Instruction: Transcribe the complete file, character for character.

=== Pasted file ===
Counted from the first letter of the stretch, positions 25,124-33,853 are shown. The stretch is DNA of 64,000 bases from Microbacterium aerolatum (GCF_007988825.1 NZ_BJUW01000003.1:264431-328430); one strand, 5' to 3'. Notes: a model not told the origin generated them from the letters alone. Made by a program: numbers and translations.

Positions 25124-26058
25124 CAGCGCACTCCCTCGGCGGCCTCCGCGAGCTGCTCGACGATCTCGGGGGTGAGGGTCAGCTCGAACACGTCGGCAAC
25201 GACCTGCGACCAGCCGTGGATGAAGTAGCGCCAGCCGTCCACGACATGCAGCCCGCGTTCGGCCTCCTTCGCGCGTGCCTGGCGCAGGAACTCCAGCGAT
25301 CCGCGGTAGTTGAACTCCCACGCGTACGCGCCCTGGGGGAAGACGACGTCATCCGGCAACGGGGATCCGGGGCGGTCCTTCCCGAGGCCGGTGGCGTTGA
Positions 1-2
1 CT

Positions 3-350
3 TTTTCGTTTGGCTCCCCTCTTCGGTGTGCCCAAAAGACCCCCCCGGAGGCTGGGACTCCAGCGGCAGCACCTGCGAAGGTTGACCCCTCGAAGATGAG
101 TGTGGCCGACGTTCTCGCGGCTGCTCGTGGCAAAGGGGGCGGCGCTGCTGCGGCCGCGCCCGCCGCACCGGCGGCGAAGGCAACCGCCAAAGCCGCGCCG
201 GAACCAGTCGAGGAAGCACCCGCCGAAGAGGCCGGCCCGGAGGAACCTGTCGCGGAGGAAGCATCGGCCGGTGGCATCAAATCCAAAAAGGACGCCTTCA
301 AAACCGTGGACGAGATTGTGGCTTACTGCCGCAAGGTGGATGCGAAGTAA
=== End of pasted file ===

Counted from the first letter of the stretch, positions 25,124-33,853 are shown. The stretch is DNA of 64,000 bases from Microbacterium aerolatum (GCF_007988825.1 NZ_BJUW01000003.1:264431-328430); one strand, 5' to 3'. Notes: a model not told the origin generated them from the letters alone. Made by a program: numbers and translations.

Positions 25124-26058
25124 CAGCGCACTCCCTCGGCGGCCTCCGCGAGCTGCTCGACGATCTCGGGGGTGAGGGTCAGCTCGAACACGTCGGCAAC
25201 GACCTGCGACCAGCCGTGGATGAAGTAGCGCCAGCCGTCCACGACATGCAGCCCGCGTTCGGCCTCCTTCGCGCGTGCCTGGCGCAGGAACTCCAGCGAT
25301 CCGCGGTAGTTGAACTCCCACGCGTACGCGCCCTGGGGGAAGACGACGTCATCCGGCAACGGGGATCCGGGGCGGTCCTTCCCGAGGCCGGTGGCGTTGA
Positions 1-2
1 CT

Positions 3-350
3 TTTTCGTTTGGCTCCCCTCTTCGGTGTGCCCAAAAGACCCCCCCGGAGGCTGGGACTCCAGCGGCAGCACCTGCGAAGGTTGACCCCTCGAAGATGAG
101 TGTGGCCGACGTTCTCGCGGCTGCTCGTGGCAAAGGGGGCGGCGCTGCTGCGGCCGCGCCCGCCGCACCGGCGGCGAAGGCAACCGCCAAAGCCGCGCCG
201 GAACCAGTCGAGGAAGCACCCGCCGAAGAGGCCGGCCCGGAGGAACCTGTCGCGGAGGAAGCATCGGCCGGTGGCATCAAATCCAAAAAGGACGCCTTCA
301 AAACCGTGGACGAGATTGTGGCTTACTGCCGCAAGGTGGATGCGAAGTAA